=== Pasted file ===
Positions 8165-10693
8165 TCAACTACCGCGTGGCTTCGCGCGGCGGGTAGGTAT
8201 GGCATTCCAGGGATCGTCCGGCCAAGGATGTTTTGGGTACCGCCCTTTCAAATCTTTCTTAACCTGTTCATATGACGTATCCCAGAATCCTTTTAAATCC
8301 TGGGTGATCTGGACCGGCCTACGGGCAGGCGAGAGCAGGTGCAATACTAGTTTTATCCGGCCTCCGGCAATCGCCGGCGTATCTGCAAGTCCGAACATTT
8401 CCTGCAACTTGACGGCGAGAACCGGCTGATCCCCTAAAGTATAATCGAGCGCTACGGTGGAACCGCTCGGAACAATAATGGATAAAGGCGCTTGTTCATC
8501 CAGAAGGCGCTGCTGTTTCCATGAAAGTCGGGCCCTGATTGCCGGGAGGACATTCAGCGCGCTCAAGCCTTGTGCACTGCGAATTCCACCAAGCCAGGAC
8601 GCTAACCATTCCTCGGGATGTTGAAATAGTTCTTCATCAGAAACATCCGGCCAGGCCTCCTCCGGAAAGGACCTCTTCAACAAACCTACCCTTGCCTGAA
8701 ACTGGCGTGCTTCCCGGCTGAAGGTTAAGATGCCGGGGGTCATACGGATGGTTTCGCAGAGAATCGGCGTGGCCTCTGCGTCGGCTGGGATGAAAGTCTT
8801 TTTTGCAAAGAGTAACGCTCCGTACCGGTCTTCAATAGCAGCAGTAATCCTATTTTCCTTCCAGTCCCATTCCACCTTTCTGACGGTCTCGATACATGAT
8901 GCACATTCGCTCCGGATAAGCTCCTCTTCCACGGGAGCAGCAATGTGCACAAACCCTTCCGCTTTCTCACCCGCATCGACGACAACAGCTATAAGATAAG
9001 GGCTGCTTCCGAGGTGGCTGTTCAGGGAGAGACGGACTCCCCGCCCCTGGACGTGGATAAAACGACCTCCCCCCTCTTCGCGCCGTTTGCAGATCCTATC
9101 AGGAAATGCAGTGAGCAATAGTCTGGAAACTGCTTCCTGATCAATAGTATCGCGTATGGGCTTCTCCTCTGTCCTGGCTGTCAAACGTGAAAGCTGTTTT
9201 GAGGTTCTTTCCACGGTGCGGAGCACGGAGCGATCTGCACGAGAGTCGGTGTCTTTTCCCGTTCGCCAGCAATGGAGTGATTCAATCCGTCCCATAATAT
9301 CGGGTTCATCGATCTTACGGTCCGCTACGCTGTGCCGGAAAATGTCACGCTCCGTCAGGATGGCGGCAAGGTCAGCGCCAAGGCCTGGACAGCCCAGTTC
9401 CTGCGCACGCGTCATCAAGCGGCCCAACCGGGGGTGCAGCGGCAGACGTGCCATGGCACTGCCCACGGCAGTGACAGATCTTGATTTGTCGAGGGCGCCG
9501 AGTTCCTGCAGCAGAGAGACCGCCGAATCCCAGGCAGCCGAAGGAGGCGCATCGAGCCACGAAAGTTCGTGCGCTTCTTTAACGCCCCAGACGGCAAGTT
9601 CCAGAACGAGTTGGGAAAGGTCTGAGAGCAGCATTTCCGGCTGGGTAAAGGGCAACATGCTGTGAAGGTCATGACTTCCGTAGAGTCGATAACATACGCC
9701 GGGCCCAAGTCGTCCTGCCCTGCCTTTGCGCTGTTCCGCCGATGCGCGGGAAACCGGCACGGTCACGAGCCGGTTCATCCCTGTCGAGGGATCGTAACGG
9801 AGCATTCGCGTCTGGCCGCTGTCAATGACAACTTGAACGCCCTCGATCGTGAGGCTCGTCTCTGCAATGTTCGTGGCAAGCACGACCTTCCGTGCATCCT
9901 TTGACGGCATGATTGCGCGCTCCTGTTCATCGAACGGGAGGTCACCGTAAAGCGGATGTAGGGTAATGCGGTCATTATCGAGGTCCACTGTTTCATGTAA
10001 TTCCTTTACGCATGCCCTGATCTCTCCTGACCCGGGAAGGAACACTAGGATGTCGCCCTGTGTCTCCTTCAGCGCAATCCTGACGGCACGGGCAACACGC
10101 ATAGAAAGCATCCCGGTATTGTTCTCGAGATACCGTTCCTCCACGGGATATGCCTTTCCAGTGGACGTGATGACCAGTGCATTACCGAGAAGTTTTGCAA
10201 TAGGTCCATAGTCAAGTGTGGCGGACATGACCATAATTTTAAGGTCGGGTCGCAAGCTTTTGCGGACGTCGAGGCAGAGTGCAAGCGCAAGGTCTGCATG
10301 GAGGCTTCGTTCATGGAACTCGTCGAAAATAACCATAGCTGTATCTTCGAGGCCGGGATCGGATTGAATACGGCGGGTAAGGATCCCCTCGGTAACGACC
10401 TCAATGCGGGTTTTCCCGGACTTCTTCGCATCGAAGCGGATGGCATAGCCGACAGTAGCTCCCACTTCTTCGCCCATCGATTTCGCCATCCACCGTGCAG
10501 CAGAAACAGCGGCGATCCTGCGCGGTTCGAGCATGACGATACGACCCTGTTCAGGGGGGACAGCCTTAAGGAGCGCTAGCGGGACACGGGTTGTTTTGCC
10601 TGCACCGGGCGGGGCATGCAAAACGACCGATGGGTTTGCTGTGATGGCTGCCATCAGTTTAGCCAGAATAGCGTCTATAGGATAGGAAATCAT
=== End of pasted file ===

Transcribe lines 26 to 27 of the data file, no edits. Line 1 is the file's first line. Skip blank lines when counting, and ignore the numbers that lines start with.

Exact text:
10501 CAGAAACAGCGGCGATCCTGCGCGGTTCGAGCATGACGATACGACCCTGTTCAGGGGGGACAGCCTTAAGGAGCGCTAGCGGGACACGGGTTGTTTTGCC
10601 TGCACCGGGCGGGGCATGCAAAACGACCGATGGGTTTGCTGTGATGGCTGCCATCAGTTTAGCCAGAATAGCGTCTATAGGATAGGAAATCAT